Engineering Excellence at Sea

For half a century we have demonstrated science and technology expertise and gained a national reputation. The Ocean Engineering Department serves as a resource to scientists at APL-UW, the University of Washington, other research organizations, and the U.S. Navy. We provide engineering know-how to support ambitious basic and applied research programs.

Mechanical, electrical, software, and field engineers design, fabricate, and deploy systems in the deep and coastal ocean environments, and under polar ice.

At-sea engineering

Research diving

Instrument design and fabrication


Expertise

Mechanical Design

  • Scientific and naval instrumentation
  • Autonomous undersea vehicles
  • Moorings, underwater structures and towers
  • Harsh environment packaging (polar, shipboard, and airborne systems)
  • Finite element analysis
  • Acoustic transducers
  • Corrosion and abrasion analysis and control

Electrical Design

  • Low-power, battery operated, embedded systems
  • High-speed data acquisition systems and signal processing
  • Custom analog and digital board design, PCB layout
  • Complex system design, electro-mechanical systems
  • Custom and OEM sensor integration

Software Design

  • Embedded systems
  • Remote/autonomous operation
  • TCP/IP instrumentation
  • Linux, Windows, and DOS systems
  • C++, Visual Basic, Labview, Matlab, and web-based languages

Field Operations

  • Deployment, operation, and recovery of equipment at sea and in the Arctic
  • Logistics and operations support in the Arctic, at sea, and remote locations
  • Diving — open water and under-ice
To support shallow water and under-ice field experiments, the Department has five scientific divers certified by the American Academy of Underwater Sciences and by the National Oceanographic and Atmospheric Administration for nitrox mixed gas diving.

Russ Light, Department Head
"We work with our customers to meet their needs with state-of-the-art engineering."


What's New?

"What Sub Dawg," UW's Human Powered Submarine

The UW human powered submarine team—a club in UW's Department of Mechanical Engineering—is preparing to compete in the International Submarine Races in summer 2016.

For 2015-2016, OE Principal Engineer Andy Stewart is serving as the team's faculty advisor, so many of the design and build activites have returned to APL-UW facilities. Stewart and team captain Bentley Altizer, a senior ME student, note the benefits for team members to work side-by-side with APL-UW professionals solving ocean engineering probelms as part of their daily work. "The biggest thing I've learned is to keep it simple," says Altizer.  More >>
(Also more at: apl.uw.edu/rovteam)

Vision Takes Form

APL-UW engineering expertise is a big part of making the vision of "plugging into" the deep ocean a reality. The Regional Scale Nodes component of the National Science Foundation Ocean Observatories Initiative is a power and communications network stretching hundreds of miles offshore the Pacific Northwest. Installation of many components of the regional cabled observatory was successful during the VISIONS'13 cruise.  More >>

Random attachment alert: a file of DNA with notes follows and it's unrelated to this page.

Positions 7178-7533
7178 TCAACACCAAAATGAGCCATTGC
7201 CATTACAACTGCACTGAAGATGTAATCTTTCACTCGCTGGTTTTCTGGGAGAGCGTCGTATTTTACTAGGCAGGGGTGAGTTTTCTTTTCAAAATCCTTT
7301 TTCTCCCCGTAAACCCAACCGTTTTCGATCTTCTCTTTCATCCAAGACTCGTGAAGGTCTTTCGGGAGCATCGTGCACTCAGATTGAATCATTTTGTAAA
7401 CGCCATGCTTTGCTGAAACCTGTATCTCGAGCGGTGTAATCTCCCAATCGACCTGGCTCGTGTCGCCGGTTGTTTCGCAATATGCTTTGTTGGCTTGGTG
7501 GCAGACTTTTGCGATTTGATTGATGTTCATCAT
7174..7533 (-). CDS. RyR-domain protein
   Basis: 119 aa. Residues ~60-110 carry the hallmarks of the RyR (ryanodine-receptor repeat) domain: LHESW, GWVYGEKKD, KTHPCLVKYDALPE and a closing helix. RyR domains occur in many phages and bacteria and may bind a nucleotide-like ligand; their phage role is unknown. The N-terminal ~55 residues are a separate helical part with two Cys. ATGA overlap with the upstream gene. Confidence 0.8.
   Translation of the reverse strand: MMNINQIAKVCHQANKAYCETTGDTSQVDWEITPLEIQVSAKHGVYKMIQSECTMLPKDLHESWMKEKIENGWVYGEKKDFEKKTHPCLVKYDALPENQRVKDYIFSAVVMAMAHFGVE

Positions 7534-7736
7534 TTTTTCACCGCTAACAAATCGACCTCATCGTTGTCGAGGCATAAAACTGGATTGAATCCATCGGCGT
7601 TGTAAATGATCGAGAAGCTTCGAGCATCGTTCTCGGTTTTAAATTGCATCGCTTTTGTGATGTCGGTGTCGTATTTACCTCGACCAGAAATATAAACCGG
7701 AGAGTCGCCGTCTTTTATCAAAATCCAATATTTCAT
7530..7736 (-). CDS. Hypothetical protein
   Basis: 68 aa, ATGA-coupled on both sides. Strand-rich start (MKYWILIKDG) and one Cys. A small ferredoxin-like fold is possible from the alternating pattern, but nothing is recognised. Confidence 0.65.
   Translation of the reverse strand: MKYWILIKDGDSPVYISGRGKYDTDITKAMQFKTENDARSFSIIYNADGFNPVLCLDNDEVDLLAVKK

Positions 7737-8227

Target and Reverberation Experiment 2013   More >>

Local Educators on Shelf Science Cruise

On Earth Day the UW-operated R/V Thompson began an expedition for research and education off the Washington coast. Local teachers aboard learned about current ocean research topics and how to bring real time ocean data to their classrooms.  More >>

Basic and Applied Research Push Seaglider's Capabilities

Seaglider offers depth, versatility, and persistence at an operating cost far less than an ocean research vessel. People should like them because they're really cool, but they do like them because they're comparatively inexpensive. In May 2013, UW's Center for Commercialization licensed the manufacture of Seagliders to Kongsberg Underwater Technology, Inc., granting them sole rights to produce, market, and continue the development of Seaglider technology.  More >>

In the News

U.S. Navy wants a floating fiber optic network

Popular Mechanics,

6 Jan 2017

TUNA is a portable, temporary communications network made up of floating communications buoys linked by fiber optic cable. Individual buoys will likely be powered by WEBS, which generates electricity from wave energy and consists of two floats that sit on the surface of the water and are rotated by passing waves.

OceanGate starts building submersible craft that can take crews 13,000 feet deep

GeekWire,

9 Dec 2016

OceanGate announced that it has officially begun construction of the five-person Cyclops 2 submersible. The company has been working on the design and engineering for the 22-foot-long craft in cooperation with the University of Washington’s Applied Physics Lab since 2013.

Recent Papers

Marburg, A., and K. Bigham, "Deep learning for benthic fauna identification," Proc., MTS/IEEE OCEANS Conference, 19-23 September, Monterey, CA, doi:10.1109/OCEANS.2016.7761146 (IEEE, 2016).

1 Dec 2016, Link

Delaney, J.R., D.S. Kelley, A. Marburg, M. Stoermer, H. Hadaway, K. Juniper, and F. Knuth, "Axial Seamount – wired and restless: A cabled submarine network enables real-time, tracking of a Mid-Ocean Ridge eruption and live video of an active hydrothermal system Juan de Fuca Ridge, NE Pacific," Proc., MTS/IEEE OCEANS, 19-23 September, Monterey, CA, doi:10.1109/OCEANS.2016.7761484 (IEEE, 2016).

1 Dec 2016, Link

Knuth, F., L. Belabassi, L. Garzio, M. Smith, M. Vardaro, and A. Marburg, "Automated QA/QC and time series analysis on OOI high-definition video data," Proc., MTS/IEEE OCEANS Conference, 19-23 September, Monterey, CA, doi:10.1109/OCEANS.2016.7761396 (IEEE, 2016).

1 Dec 2016, Link

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